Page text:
Klehs authored Assembly Joint Resolution 23, which encourages Congress to pass U.S. House of Representatives House Resolution 1492.
If passed, the House resolution would authorize $38 million in federal funds to restore and protect internment camp sites for future generations of Americans to visit, and learn about that period in the nation's history.
The joint resolution was approved last week by the Assembly Judiciary Committee and was passed on the Assembly Floor by a vote of 69 to 0.
"California is home to many of the
120,000 Japanese-American citizens who were taken from their homes and interned during the war," Klehs said. "Many Californians suffered in these detention centers, and we owe it to them and their families to preserve those sites and teach our children what happened there. We cannot forget this dark period in the history of our country."
HR 1492 was co-authored by state Congressman Bill Thomas, Congresswoman Doris Matsui and Congressman Mike Honda. Matsui was born in an internment camp and Honda spent his early childhood in one. The House resolution was unanimously approved by the House Resources Committee in May. It will next be considered by the full House of Representatives.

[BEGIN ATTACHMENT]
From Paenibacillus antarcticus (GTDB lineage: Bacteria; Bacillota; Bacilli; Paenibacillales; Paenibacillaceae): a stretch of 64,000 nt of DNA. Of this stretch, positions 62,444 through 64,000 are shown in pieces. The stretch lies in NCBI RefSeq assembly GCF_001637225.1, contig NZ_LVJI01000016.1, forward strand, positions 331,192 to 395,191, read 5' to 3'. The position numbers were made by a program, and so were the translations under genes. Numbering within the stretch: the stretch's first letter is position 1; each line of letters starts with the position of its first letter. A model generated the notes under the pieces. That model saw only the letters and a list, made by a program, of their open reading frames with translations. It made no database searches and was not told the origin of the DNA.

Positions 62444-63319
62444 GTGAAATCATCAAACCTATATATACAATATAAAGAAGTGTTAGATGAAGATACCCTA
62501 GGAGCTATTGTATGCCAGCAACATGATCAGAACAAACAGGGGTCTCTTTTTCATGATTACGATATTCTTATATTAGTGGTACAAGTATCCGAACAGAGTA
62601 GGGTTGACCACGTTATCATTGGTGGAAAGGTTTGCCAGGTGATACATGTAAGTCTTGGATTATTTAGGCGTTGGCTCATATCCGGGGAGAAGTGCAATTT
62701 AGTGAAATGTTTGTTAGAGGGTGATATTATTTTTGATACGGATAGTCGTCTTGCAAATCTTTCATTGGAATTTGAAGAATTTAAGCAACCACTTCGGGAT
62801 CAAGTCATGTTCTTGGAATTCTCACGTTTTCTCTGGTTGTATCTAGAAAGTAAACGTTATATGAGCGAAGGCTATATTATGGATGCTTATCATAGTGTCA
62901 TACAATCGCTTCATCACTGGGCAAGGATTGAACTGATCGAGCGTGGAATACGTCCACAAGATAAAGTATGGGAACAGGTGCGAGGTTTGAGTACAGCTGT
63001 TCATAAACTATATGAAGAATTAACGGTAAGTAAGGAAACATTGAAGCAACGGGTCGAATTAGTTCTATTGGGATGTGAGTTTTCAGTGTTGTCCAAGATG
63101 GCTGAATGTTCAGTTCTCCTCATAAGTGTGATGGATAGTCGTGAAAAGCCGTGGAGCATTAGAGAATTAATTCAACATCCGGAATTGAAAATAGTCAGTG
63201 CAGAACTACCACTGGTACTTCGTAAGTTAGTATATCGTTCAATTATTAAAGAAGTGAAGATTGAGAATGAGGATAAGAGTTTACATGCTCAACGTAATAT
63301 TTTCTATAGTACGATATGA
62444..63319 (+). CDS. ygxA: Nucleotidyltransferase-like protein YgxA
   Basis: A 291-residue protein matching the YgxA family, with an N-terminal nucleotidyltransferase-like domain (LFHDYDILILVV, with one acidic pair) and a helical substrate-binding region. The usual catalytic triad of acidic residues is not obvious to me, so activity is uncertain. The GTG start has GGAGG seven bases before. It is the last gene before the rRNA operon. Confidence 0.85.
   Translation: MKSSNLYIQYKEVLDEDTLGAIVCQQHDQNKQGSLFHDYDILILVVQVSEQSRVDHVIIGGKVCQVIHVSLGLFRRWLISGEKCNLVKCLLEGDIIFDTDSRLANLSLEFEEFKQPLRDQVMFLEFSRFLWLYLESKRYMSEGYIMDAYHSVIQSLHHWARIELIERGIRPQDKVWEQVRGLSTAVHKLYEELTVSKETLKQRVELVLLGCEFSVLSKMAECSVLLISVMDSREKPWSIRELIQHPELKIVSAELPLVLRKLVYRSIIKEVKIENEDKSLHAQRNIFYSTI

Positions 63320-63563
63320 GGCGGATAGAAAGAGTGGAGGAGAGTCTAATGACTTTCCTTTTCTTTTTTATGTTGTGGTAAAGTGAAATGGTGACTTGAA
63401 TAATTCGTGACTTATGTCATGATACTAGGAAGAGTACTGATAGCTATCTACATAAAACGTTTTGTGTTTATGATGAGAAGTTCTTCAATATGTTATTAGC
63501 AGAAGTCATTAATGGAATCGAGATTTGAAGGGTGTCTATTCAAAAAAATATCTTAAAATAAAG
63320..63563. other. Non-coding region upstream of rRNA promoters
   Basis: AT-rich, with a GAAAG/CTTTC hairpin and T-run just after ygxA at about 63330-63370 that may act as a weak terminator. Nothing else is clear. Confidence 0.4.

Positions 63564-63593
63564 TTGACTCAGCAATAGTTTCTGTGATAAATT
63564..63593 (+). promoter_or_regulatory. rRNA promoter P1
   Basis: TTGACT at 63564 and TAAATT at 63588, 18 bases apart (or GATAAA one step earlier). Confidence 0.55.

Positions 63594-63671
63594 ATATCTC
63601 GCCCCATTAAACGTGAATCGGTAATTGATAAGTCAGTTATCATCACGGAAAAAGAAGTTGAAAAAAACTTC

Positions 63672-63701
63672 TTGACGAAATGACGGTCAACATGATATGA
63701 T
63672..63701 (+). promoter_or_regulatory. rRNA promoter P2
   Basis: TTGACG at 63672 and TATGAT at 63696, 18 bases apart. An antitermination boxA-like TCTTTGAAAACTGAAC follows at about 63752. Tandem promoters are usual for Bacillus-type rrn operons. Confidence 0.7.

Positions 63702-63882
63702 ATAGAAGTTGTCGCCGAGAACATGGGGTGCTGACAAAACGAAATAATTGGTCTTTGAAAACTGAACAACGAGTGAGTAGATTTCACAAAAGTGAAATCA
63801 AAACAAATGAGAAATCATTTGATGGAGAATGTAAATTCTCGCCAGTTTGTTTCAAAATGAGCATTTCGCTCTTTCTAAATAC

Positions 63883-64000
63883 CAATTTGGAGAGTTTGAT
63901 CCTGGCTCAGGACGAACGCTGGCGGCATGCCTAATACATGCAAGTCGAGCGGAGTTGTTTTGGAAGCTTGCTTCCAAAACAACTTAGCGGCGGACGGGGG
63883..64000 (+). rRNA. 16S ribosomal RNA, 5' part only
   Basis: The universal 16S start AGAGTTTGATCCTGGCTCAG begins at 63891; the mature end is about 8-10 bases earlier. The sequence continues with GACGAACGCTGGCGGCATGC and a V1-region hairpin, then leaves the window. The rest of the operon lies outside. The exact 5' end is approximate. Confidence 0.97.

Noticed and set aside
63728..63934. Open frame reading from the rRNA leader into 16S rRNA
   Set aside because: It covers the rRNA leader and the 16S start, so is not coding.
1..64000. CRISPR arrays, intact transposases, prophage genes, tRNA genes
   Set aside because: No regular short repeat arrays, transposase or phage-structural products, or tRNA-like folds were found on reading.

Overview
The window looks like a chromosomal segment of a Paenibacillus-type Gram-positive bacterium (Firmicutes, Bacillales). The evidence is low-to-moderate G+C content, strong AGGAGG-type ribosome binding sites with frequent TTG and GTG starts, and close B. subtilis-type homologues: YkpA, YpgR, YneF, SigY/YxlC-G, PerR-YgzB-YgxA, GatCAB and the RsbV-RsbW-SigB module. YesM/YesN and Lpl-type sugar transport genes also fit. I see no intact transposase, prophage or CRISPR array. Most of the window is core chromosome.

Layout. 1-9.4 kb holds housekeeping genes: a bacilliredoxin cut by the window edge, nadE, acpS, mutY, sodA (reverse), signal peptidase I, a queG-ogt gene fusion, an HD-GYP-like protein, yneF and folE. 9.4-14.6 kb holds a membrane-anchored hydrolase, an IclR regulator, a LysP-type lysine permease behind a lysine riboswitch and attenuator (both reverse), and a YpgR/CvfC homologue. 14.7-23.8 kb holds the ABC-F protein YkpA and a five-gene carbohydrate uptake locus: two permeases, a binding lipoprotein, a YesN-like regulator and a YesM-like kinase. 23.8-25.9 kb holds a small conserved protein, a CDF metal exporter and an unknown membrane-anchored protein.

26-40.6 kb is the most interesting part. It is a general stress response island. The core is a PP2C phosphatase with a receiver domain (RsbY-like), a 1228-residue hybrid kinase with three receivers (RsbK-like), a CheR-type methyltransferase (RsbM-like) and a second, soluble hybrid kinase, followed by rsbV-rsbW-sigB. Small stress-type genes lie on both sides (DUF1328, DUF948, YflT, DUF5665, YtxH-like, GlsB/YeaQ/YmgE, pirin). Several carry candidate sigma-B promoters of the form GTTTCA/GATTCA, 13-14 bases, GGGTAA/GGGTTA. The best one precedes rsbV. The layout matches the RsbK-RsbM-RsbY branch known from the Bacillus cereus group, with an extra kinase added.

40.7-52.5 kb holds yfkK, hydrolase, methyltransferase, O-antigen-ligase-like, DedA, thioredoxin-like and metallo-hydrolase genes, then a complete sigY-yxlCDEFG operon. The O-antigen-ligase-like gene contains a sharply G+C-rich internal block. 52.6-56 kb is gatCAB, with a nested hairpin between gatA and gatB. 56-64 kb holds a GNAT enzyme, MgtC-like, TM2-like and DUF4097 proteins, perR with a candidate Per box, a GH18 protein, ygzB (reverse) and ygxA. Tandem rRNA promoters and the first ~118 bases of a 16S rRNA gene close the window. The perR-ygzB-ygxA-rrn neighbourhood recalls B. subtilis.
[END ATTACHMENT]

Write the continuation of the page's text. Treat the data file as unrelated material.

According to Klehs' office, President Franklin Roosevelt signed Executive Order 9006 in 1942 to authorize the establishment of internment camps for Japanese-American citizens. The camps were surrounded by barbed wire and patrolled by military police. Many of the citizens detained there lost their homes and businesses.
This bill would require the Secretary of the Interior to create a program within the National Park Service to acquire and preserve the historic camp sites.
Klehs serves the 18th Assembly District, which includes San Leandro, Hayward, Dublin, most of Castro Valley and Pleasanton, and a portion of Oakland, as well as the unincorporated areas of Ashland, Cherryland and San Lorenzo.
For more information, contact Johan Klehs' District Office at (510) 541-3055.